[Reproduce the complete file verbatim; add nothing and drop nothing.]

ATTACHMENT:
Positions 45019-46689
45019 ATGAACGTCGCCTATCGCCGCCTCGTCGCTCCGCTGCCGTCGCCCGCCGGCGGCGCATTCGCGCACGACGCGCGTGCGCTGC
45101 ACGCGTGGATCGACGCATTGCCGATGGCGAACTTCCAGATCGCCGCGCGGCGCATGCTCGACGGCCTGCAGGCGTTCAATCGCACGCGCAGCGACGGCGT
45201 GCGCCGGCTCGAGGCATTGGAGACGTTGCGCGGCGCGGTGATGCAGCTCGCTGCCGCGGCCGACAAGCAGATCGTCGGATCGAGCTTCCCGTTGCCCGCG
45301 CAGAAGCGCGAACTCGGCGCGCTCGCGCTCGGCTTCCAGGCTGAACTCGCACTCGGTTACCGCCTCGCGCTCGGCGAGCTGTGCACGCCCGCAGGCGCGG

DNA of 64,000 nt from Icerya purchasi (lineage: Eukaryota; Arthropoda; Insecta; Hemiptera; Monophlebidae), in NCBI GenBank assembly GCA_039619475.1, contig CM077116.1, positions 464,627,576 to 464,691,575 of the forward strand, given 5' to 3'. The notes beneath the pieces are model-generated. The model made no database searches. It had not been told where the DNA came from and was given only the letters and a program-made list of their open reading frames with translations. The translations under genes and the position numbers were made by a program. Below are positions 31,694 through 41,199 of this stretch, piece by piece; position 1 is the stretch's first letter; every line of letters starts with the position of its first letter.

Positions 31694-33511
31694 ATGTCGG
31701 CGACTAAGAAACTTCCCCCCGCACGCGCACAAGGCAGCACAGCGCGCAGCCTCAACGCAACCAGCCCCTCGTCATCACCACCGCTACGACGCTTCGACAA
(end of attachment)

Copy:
Positions 45019-46689
45019 ATGAACGTCGCCTATCGCCGCCTCGTCGCTCCGCTGCCGTCGCCCGCCGGCGGCGCATTCGCGCACGACGCGCGTGCGCTGC
45101 ACGCGTGGATCGACGCATTGCCGATGGCGAACTTCCAGATCGCCGCGCGGCGCATGCTCGACGGCCTGCAGGCGTTCAATCGCACGCGCAGCGACGGCGT
45201 GCGCCGGCTCGAGGCATTGGAGACGTTGCGCGGCGCGGTGATGCAGCTCGCTGCCGCGGCCGACAAGCAGATCGTCGGATCGAGCTTCCCGTTGCCCGCG
45301 CAGAAGCGCGAACTCGGCGCGCTCGCGCTCGGCTTCCAGGCTGAACTCGCACTCGGTTACCGCCTCGCGCTCGGCGAGCTGTGCACGCCCGCAGGCGCGG

DNA of 64,000 nt from Icerya purchasi (lineage: Eukaryota; Arthropoda; Insecta; Hemiptera; Monophlebidae), in NCBI GenBank assembly GCA_039619475.1, contig CM077116.1, positions 464,627,576 to 464,691,575 of the forward strand, given 5' to 3'. The notes beneath the pieces are model-generated. The model made no database searches. It had not been told where the DNA came from and was given only the letters and a program-made list of their open reading frames with translations. The translations under genes and the position numbers were made by a program. Below are positions 31,694 through 41,199 of this stretch, piece by piece; position 1 is the stretch's first letter; every line of letters starts with the position of its first letter.

Positions 31694-33511
31694 ATGTCGG
31701 CGACTAAGAAACTTCCCCCCGCACGCGCACAAGGCAGCACAGCGCGCAGCCTCAACGCAACCAGCCCCTCGTCATCACCACCGCTACGACGCTTCGACAA